Ebo is alone. His brother, Kwame, has disappeared, and Ebo knows it can only be to attempt the hazardous journey to Europe, and a better life, the same journey their sister set out on months ago. But Ebo refuses to be left behind in Ghana. He sets out after Kwame and joins him on the quest to reach Europe. Ebo’s epic journey takes him across the Sahara Desert to the dangerous streets of Tripoli, and finally out to the merciless sea. But with every step he holds on to his hope for a new life, and a reunion with his family.
As the author notes although Illegal is a work of fiction all of the different portions of it are true, and events similar to what happen to Ebo happen to children, teens, and adults each day. This graphic novel is a compassionate look at the plight of refugees and immigrants. Readers will gain empathy for Ebo as the novel does not shy away from the terrible events that happen to him but his positive outlook lessens the overwhelming nature of the tragedies. The graphic novel would be an excellent teaching tool- to combine with history lessons or current events. Readers who enjoy graphic novel memoirs or graphic novel nonfiction such as Spinning by Walden or March by Lewis should check out this book.
You can find Illegal by Eoin Colfer in the Juvenile Graphic Novel section at J GRAPHIC COLFER.
Jerome, a twelve-year-old black boy, is shot. A white officer said he had a gun. No first aid is offered. Jerome dies, however, his story does not end. He comes back as a ghost and witnesses the events that unfold in the aftermath of his shooting and death. To follow Jerome’s journey in the afterlife, pick up a copy of Ghost Boys by Jewell Parker Rhodes.
You can find this book in the Juvenile Fiction section at J RHODES.
Having shared so many foster homes that they are unable to trust that the family that has adopted them will last, Flora and her brother, Julian, are assisted by their new mother on a journey to resolve their past so that they can build a future.
This is a serious and thought provoking read that deals with topics such as foster care, families, and trauma as siblings Flora and Julian deal with the question of how they could be born if they don’t have a biological mother and how long their adoptive mother will be around (she says forever).
You can find Forever, or a Long, Long Time in the Juvenile Fiction section at J CARTER.
Today I recommend: Making Bombs for Hitler by Marsha Forchuk Skrypuch
When Lida and her sister are caught by the Nazis they are separated. Lida is sent to a slave labour camp and must work from dawn to dusk on bread and soup, without shoes and wearing only a thin dress. Even if she survives the war, will Lida ever see her sister again?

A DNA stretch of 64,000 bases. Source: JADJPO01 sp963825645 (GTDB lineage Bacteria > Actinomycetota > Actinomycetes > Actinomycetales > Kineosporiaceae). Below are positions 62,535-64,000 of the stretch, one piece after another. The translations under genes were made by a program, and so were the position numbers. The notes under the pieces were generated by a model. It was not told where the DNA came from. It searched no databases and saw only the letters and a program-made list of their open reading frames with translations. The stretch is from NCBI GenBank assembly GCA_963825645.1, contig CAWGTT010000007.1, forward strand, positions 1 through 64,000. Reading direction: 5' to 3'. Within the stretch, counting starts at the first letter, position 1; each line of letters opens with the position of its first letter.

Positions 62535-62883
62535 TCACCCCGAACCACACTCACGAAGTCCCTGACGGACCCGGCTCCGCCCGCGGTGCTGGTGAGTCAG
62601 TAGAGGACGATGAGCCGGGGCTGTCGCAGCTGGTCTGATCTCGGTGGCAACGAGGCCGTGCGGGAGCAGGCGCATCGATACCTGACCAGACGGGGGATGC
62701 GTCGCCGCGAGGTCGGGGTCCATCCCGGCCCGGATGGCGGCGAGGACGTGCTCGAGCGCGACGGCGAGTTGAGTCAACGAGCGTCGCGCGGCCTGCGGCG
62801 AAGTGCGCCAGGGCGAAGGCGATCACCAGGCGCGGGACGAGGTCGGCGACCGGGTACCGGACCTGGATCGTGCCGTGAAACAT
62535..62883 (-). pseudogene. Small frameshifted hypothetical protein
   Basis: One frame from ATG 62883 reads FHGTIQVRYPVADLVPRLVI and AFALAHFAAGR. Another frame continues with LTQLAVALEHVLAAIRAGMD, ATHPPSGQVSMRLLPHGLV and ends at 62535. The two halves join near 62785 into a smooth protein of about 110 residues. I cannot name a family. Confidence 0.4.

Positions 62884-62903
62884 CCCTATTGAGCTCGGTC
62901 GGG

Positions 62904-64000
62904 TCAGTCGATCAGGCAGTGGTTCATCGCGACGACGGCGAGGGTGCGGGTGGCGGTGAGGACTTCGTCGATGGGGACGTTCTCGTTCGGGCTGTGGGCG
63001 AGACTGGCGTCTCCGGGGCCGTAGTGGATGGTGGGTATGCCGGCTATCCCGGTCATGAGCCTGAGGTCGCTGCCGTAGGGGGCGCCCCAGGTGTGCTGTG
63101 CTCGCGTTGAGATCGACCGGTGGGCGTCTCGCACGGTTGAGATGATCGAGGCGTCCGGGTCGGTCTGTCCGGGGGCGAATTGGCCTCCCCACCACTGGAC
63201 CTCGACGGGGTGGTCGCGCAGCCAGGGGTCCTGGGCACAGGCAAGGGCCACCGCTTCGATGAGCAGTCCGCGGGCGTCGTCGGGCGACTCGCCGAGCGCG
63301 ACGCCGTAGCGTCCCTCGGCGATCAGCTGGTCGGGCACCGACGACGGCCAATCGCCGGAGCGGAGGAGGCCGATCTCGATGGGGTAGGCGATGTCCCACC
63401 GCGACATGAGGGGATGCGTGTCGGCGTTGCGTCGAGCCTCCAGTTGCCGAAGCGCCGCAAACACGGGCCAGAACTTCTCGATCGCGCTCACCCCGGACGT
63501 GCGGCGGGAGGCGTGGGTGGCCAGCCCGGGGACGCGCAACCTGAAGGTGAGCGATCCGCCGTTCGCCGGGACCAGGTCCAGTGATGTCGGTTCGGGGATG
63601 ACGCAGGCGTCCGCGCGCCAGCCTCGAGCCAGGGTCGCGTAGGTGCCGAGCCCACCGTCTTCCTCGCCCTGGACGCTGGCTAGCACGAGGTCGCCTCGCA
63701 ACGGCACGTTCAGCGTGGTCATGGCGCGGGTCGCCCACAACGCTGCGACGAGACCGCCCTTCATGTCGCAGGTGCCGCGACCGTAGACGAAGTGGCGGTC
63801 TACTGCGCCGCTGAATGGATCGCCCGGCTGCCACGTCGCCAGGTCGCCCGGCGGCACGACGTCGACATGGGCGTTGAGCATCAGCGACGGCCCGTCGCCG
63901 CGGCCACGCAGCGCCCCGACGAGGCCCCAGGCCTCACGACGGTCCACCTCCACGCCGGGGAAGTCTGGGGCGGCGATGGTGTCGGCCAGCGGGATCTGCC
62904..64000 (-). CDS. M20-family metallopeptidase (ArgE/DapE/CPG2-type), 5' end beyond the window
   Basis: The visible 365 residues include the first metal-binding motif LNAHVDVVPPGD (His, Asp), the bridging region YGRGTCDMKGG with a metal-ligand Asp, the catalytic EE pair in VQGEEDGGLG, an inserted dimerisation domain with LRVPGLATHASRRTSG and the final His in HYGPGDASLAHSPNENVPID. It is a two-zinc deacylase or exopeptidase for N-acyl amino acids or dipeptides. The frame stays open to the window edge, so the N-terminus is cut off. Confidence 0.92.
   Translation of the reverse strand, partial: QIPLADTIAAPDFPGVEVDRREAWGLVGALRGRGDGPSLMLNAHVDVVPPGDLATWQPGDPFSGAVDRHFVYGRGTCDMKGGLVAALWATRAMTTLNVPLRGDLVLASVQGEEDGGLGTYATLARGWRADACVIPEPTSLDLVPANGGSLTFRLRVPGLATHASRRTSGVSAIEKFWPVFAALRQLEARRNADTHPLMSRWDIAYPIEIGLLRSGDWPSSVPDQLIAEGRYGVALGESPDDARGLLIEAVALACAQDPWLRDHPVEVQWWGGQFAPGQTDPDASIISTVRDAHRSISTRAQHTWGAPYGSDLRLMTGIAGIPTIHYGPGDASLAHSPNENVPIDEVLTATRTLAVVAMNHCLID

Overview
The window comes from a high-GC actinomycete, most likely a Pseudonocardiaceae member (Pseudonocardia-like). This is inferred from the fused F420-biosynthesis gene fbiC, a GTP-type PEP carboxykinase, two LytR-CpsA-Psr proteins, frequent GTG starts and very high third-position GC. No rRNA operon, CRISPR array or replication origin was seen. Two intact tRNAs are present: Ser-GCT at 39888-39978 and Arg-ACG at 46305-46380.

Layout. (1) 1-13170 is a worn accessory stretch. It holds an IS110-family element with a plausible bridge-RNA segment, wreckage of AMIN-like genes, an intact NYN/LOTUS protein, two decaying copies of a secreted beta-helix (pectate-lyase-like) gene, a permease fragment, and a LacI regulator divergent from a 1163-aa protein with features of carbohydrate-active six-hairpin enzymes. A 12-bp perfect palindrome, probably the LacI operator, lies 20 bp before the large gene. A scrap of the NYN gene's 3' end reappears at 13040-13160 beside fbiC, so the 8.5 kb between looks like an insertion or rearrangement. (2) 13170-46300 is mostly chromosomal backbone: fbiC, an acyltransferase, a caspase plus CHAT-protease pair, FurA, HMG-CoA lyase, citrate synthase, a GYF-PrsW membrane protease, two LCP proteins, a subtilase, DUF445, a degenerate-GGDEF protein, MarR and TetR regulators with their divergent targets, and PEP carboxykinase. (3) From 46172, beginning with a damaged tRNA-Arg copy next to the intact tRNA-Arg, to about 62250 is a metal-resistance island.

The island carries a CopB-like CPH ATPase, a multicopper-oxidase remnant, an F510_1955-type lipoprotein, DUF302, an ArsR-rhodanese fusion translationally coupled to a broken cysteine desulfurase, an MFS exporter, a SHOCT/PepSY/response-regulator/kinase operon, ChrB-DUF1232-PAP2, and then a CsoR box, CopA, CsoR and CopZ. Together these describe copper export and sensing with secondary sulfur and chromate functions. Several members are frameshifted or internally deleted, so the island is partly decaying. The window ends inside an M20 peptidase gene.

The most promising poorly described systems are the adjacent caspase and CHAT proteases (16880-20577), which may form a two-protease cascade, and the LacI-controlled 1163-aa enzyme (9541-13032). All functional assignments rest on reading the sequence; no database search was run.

This book grabbed my attention right away and I couldn’t put it down. This is a fictionalized account of young Ukrainian Lida’s experiences in Nazi work camps but it is based on facts and interviews as explained in the excellent author’s note. It addresses all of the horrors of the Holocaust without being too graphic in its descriptions. The strength of Lida and her struggles will hook you and you’ll feel emotional as you root for her. You can find this book in the Juvenile Fiction section at J SKRYPUCH.
If Making Bombs for Hitler sounds interesting you might also enjoy: Number the Stars by Lois Lowry (Juvenile Fiction J LOWRY). For other books about WWII check out: Book Review: Brave Like My Brother
This week I read The Crystal Ribbon
by Celeste Lim.
Li Jing is an 11 year-old girl with a special connection to the village guardian, the Great Golden Huli Jing- a five-tailed fox. The family farm isn’t doing well, so they sell her as a bride to the 3 year-old son of the Guo family in another city. Sadly, her new life is not what her family thought it would be. As her situation worsens, she realizes that the only thing to do is escape.
This magical story had me hooked right away and I was desperate to know what would happen to dear Li Jing! It also had me wondering: could I be that brave? Would I be able to leave my family for a new life I knew would be awful, to save them? Look for this book in our New Juvenile Fiction collection under the call number J LIM.